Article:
how-to-read-scientific-articles

How to read scientific papers: 4 productive tips

If you are in academia, you have to deal with scientific papers to understand the topic no matter at what stage. Scientific articles are the key element of becoming familiar with current research in that field. And based on the available literature, you have to distinguish between good and bad interpretations of research by reading and analyzing primary literature. This may sound easy; however, reading and understanding research papers is a complex skill that every person interested in research/academia has had to learn during the bachelor or master’s degree. This article will explain the fundamental ideas of how to read scientific papers more productively by not spending too much time on unnecessary information.

How to read scientific papers – Beginner’s guide

First of all, reading a scientific article is an entirely different process from reading articles about science in a newspaper, social media, blog, etc. Because, when you read a scientific article, you don’t only get simple information, but you take notes, read some parts several times, compare with other papers that you have read before or diving into details to understand deeply. Therefore, sometimes this process can be prolonged and time-consuming depending on the weight and length of the article. The good news is that once you gain experience reading the scientific papers, the process goes much faster next time.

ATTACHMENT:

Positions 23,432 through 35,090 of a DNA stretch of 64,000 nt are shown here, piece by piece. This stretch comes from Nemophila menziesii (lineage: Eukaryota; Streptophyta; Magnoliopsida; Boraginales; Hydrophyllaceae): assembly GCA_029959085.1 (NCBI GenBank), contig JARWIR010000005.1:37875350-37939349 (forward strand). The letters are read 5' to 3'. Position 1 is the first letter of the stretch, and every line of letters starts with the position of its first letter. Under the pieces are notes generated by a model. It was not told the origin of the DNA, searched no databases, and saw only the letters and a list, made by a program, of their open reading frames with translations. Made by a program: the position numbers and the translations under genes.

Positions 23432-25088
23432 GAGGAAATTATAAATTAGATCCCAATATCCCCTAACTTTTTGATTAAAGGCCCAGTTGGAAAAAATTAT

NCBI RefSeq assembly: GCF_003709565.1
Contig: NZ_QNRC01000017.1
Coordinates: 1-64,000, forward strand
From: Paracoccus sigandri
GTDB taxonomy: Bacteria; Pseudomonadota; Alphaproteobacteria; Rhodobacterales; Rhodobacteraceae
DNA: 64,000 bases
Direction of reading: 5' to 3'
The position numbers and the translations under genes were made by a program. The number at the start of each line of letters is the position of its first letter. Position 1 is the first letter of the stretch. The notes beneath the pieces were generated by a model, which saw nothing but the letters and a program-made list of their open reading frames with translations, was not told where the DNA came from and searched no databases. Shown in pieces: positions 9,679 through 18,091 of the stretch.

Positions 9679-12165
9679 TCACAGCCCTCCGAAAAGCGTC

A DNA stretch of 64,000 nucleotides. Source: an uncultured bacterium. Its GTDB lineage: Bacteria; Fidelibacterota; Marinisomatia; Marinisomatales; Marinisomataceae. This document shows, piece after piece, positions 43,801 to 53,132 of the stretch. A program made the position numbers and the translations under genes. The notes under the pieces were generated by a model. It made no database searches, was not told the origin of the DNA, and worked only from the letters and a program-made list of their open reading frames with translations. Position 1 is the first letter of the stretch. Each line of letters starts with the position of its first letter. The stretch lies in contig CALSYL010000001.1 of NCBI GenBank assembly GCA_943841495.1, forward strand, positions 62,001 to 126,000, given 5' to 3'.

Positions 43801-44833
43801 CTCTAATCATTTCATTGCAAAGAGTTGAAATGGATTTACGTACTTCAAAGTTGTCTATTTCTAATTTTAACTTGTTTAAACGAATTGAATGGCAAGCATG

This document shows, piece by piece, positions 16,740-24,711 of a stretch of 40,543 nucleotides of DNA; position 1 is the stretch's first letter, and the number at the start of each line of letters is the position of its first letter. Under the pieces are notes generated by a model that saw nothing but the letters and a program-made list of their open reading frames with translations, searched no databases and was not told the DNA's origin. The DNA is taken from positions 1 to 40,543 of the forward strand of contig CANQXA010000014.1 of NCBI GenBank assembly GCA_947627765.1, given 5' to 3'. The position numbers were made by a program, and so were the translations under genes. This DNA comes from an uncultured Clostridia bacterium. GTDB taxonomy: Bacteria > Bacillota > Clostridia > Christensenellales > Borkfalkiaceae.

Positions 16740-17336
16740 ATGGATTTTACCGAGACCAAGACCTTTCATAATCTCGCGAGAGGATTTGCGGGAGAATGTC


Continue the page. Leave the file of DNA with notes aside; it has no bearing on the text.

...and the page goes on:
When you start your research, you first address the current literature and publications in peer-reviewed journals. I would like to put more emphasis on peer-reviewed journals due to their nature and requirements. Most journals require a complex literature review and analysis, applicable methodology, and outcomes of the research. Therefore, most scientific articles consist of several elements: abstract, introduction, literature review, methods, results, and conclusions/interpretations/discussions.

I will divide the reading process into four levels.

SKIM (reading article quickly)

You don’t need always to read every article in your field. First of all, physically, it is impossible. Secondly, you can’t manage your time effectively if you try to read and understand everything. Instead, you have to focus on your demands and expectation from that field. So, first get the “big picture” by carefully reading the title, keywords, and abstract to find out if this article is relevant to your research. Usually, authors give a brief overview of their study in the abstract; this will tell you the primary focus and findings and why they matter for further discussions/approaches or research.

As the first step of reading, you need to quickly scan the article without taking notes; but focusing on headings and subheadings.

Write down the publishing date because, for many areas, current research is more relevant. While quickly scanning the document, note any terms and parts that you don’t understand immediately. By doing this, you will come back to the same topic later, and it will remember you always to do additional research on specific terms. 

RE-READ